He also has photographs of civilians who were simply on the wrong street at the wrong time, or who just happened to be asleep in a house next to one that had been the source of an RPG launched at the Americans.

Marines treat a woman whose car they attacked.

The last part of Whiskey Tango Foxtrot begins with this declaration by Gilbertson:

Yes, I had post-traumatic stress syndrome. After Miller died I had to leave Iraq. My picture editor at the paper, Beth Flynn, gave me permission and so did [Captain] Omohundro.

In 2004, Gilbertson won the Robert Capa Gold Medal award for his reporting on the Battle for Fallujah and in March, 2009 ,he became aligned with the photo agency VII, in its Network division. Fellow photojournalist James Nachtwey was a founding member of the organization:

Blog entry—“Bearing Witness” link

But it is only after leaving Iraq, that his second war began. The March 21, 2010 issue of the New York Times Sunday Magazine features a photo essay by Ashley Gilbertson titled: “The Shrine Down The Hall.” In seven double page black and white photographs, Gilbertson shows the bedrooms of dead American men and women soldiers from the wars in Afghanistan and Iraq. His colleague Dexter Filkins supplies the text, which begins:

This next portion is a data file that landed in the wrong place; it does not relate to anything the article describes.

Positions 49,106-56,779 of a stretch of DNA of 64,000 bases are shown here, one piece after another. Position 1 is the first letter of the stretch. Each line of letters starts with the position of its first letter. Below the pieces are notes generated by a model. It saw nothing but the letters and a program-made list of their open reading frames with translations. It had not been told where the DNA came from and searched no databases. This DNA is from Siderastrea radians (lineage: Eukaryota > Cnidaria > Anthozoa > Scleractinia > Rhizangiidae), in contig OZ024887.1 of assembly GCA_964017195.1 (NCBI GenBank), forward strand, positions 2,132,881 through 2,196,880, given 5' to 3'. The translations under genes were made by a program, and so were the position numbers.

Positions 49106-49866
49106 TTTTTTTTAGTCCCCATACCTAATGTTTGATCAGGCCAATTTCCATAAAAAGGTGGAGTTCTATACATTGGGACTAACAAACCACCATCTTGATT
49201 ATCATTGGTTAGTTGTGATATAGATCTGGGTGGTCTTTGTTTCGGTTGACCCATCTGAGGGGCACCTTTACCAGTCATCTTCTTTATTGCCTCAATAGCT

Just kids. You step into the barracks thinking big, burly, and deep-voiced. And what you get are faces and half-hearted mustaches and voices still cracking, boys hurried into uniforms and handed heavy guns.

For several years Gilbertson used the Washington Post’s “Faces of the Fallen” site as his source to contact surviving relatives. He established close ties with many grieving families who needed, as did he, to heal.( In an email after this essay posted, Gilbertson wrote to me, “I’d say there is no healing; it’s a question of learning to live with what has happened.”). Yes, so much for the easy platitudes of those of us, like me, who are far removed from the experience of such grief.

After having seen so much death and destruction in Iraq, and no way to culturally connect with the families of Iraqis who also had lost innocent, loved ones, he began to photograph the pristinely preserved rooms of the dead soldiers, most of whom were still young enough to be living at home, and whose personal identities were circumscribed by the posters, books, trophies and memorabilia of their bedrooms—preserved as a shrine by the grieving parents. Here is a photo of the bedroom of Cpl. Brandon M. Craig, Army, killed on July 19, 2007 in Husayniyah, Iraq, by a roadside bomb: